All traffic is ICMP. The HTTP/IP packet can be seen as part of the payload of the ICMP packet.

  3. wlan0 on proxy server sidewlan0 proxy server side

    The ICMP packets sent by the client can be seen.

  4. tun0 on proxy server sidetun0 proxy server side

    The HTTP/IP packets are decapsulated and sent through tun0.

  5. eth0 on proxy server sideeth0 proxy server side

    The HTTP/IP packets are forwarded to the internet. Notice how the source IP has been masqueraded because of nat.


Kali 2.0 Linux ISO of Doom

Setting up the OpenVPN Server

We will first set up our OpenVPN server on a Kali Linux box with an external IP address (a.b.c.d). Once that’s done, we’ll build The Kali Linux ISO of Doom on the same machine and make it available for download thorough HTTP

echo "1" > /proc/sys/net/ipv4/ip_forward
# Turn the server into the client's gateway
iptables -t nat -A POSTROUTING -s -o eth0 -j MASQUERADE
# Generate the OpenVPN server and client certs.
mkdir /etc/openvpn/easy-rsa
cp /usr/share/easy-rsa/** /etc/openvpn/easy-rsa
cd /etc/openvpn/easy-rsa/
sed -i 's/ --interact//' build-ca
sed -i 's/ --interact//' build-key-server
. ./vars
./build-key-server server
./build-key client


Continue reading Kali 2.0 Linux ISO of Doom


ZIB – The Open Tor Botnet

The Open Tor Botnet requires the installation and configuration of bitcoind:
apt-get install -y git-core build-essential libssl-dev libboost-all-dev libdb5.1-dev libdb5.1++-dev libgtk2.0-dev

git clone
cd bitcoin/src

make -f makefile.unix clean; make -f makefile.unix USE_UPNP= bitcoind

This bot-net is fully undetectable and bypasses all antivirus through running on top of Python27’s pyinstaller, which is used for many non-Trojan computer programs. The only hypothetical possibility of detection comes from the script, however, the script contains randomized-looking data through using a randomized AES key and initialization vector, meaning this is a non-issue. is the main project file.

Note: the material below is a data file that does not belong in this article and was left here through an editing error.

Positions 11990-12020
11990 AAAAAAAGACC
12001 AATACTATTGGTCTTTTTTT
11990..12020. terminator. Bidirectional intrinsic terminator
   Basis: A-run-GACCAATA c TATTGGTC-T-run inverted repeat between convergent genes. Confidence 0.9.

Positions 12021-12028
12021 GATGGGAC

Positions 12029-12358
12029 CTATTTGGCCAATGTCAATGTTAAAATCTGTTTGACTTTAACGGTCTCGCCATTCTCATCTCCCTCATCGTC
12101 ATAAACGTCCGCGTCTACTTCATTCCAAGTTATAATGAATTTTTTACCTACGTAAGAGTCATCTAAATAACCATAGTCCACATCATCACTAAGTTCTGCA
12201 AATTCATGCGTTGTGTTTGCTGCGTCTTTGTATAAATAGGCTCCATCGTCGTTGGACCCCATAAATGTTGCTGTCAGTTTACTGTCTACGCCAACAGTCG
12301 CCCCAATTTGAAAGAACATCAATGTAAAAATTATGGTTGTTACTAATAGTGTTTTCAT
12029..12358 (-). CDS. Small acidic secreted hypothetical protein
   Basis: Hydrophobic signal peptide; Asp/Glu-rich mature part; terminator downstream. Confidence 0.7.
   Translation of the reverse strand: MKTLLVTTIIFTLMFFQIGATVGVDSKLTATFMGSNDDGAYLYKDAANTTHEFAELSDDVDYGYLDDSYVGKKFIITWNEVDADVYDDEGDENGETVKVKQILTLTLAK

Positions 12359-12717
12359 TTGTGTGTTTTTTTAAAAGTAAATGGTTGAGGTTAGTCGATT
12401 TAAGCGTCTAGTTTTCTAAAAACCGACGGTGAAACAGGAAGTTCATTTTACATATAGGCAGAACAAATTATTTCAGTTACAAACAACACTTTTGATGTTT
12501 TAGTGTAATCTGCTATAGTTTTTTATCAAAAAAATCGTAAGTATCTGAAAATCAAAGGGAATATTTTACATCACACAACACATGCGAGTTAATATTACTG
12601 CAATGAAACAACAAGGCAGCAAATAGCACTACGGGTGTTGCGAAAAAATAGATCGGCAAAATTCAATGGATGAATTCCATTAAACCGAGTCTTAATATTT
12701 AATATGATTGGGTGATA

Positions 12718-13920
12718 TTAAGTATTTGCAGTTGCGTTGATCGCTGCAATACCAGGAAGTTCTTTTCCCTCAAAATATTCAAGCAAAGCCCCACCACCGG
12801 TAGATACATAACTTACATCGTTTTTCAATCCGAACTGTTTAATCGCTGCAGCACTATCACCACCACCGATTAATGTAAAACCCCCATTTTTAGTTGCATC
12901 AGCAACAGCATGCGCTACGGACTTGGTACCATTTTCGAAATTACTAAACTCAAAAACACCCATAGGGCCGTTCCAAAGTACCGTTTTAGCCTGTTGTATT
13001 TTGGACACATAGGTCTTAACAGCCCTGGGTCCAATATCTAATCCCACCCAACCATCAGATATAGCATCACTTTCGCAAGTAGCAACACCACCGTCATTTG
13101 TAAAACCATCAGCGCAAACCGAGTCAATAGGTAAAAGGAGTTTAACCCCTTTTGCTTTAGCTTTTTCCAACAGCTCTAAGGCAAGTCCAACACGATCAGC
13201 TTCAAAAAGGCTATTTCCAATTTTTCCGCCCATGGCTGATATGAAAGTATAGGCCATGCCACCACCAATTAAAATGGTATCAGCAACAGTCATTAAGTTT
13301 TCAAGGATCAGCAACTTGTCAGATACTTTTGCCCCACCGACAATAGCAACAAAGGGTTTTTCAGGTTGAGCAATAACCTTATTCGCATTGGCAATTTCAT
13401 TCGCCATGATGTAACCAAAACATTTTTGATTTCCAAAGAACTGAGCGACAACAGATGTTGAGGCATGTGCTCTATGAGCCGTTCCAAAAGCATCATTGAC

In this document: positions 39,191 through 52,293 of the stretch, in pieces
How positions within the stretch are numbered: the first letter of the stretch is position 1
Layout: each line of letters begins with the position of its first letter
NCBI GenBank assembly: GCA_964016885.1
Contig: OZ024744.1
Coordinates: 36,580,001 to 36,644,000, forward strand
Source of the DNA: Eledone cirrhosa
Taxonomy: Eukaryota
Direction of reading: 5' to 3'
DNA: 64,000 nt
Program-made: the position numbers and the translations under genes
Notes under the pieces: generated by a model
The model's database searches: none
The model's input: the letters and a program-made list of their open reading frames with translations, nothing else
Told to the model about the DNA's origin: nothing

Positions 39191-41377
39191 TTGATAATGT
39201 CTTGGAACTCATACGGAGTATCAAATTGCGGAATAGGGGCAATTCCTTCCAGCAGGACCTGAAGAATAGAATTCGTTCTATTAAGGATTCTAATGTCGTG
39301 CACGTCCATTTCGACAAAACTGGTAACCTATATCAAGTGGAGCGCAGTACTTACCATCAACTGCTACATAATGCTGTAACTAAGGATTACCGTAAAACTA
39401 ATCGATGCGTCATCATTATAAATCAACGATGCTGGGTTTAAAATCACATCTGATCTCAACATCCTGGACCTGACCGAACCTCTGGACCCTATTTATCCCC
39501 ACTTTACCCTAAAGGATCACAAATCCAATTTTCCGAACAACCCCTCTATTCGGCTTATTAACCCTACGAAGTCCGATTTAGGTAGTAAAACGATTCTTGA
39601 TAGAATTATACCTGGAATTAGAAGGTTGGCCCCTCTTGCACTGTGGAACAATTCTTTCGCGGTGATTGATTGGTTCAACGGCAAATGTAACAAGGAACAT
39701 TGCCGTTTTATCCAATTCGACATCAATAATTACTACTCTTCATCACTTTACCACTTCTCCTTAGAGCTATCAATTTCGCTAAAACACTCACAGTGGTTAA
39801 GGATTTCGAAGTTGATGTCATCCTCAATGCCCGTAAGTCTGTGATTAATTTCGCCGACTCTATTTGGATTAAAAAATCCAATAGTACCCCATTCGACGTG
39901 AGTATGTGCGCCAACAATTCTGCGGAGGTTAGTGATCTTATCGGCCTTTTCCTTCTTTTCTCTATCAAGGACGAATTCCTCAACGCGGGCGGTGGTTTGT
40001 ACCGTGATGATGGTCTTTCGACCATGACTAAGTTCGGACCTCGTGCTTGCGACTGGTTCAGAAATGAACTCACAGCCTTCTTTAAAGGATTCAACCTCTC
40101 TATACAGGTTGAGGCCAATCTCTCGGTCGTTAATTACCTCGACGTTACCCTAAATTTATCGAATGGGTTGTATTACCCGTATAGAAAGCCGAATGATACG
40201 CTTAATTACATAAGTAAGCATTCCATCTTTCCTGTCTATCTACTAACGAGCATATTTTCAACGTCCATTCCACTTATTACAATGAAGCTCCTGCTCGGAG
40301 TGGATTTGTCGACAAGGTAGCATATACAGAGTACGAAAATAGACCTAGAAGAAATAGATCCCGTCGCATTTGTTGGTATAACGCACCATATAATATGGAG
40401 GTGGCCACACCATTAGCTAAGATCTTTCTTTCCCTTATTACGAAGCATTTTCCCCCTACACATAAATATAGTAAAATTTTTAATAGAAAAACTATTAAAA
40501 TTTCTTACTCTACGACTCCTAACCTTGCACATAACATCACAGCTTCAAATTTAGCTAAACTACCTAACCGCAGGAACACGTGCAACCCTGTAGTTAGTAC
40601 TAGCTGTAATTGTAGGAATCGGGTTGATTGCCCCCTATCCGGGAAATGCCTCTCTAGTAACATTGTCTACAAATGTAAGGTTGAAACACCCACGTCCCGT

Continue reading ZIB – The Open Tor Botnet


ARDT – Akamai Reflective DDoS Tool

Akamai Reflective DDoS Tool

Attack the origin host behind the Akamai Edge hosts and bypass the DDoS protection offered by Akamai services.

ARDT - Akamai Reflective DDoS Tool
ARDT – Akamai Reflective DDoS Tool

How it works…

Based off the research done at NCC: (

Akamai boast around 100,000 edge nodes around the world which offer load balancing, web application firewall, caching etc, to ensure that a minimal amount of requests actually hit your origin web-server beign protected. However, the issue with caching is that you cannot cache something that is non-deterministic, I.E a search result. A search that has not been requested before is likely not in the cache, and will result in a Cache-Miss, and the Akamai edge node requesting the resource from the origin server itself.

What this tool does is, provided a list of Akamai edge nodes and a valid cache missing request, produces multiple requests that hit the origin server via the Akamai edge nodes. As you can imagine, if you had 50 IP addresses under your control, sending requests at around 20 per second, with 100,000 Akamai edge node list, and a request which resulting in 10KB hitting the origin, if my calculations are correct, thats around 976MB/ps hitting the origin server, which is a hell of a lot of traffic.

Finding Akamai Edge Nodes

To find Akamai Edge Nodes, the following script has been included:

# python

This can be edited quite easily to find more, it then saves the IPS automatically.